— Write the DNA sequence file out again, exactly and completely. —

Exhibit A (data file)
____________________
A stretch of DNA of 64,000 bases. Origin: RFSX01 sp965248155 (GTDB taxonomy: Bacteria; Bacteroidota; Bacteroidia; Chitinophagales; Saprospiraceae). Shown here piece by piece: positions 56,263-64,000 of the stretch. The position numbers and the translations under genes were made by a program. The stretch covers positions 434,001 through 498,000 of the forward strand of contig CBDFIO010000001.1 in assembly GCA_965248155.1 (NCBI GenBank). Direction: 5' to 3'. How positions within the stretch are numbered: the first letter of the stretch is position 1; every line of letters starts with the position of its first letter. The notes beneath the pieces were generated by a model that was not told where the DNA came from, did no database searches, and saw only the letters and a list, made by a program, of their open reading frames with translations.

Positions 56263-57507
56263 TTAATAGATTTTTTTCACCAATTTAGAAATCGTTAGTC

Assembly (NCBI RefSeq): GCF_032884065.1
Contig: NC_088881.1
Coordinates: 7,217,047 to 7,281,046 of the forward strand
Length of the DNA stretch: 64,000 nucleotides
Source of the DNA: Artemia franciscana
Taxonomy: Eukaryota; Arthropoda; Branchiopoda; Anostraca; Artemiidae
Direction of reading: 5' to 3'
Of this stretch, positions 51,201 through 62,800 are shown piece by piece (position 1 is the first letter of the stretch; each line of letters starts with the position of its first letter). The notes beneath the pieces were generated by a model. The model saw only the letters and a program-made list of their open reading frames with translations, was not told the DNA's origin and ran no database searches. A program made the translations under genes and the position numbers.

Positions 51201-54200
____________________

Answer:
A stretch of DNA of 64,000 bases. Origin: RFSX01 sp965248155 (GTDB taxonomy: Bacteria; Bacteroidota; Bacteroidia; Chitinophagales; Saprospiraceae). Shown here piece by piece: positions 56,263-64,000 of the stretch. The position numbers and the translations under genes were made by a program. The stretch covers positions 434,001 through 498,000 of the forward strand of contig CBDFIO010000001.1 in assembly GCA_965248155.1 (NCBI GenBank). Direction: 5' to 3'. How positions within the stretch are numbered: the first letter of the stretch is position 1; every line of letters starts with the position of its first letter. The notes beneath the pieces were generated by a model that was not told where the DNA came from, did no database searches, and saw only the letters and a list, made by a program, of their open reading frames with translations.

Positions 56263-57507
56263 TTAATAGATTTTTTTCACCAATTTAGAAATCGTTAGTC

Assembly (NCBI RefSeq): GCF_032884065.1
Contig: NC_088881.1
Coordinates: 7,217,047 to 7,281,046 of the forward strand
Length of the DNA stretch: 64,000 nucleotides
Source of the DNA: Artemia franciscana
Taxonomy: Eukaryota; Arthropoda; Branchiopoda; Anostraca; Artemiidae
Direction of reading: 5' to 3'
Of this stretch, positions 51,201 through 62,800 are shown piece by piece (position 1 is the first letter of the stretch; each line of letters starts with the position of its first letter). The notes beneath the pieces were generated by a model. The model saw only the letters and a program-made list of their open reading frames with translations, was not told the DNA's origin and ran no database searches. A program made the translations under genes and the position numbers.

Positions 51201-54200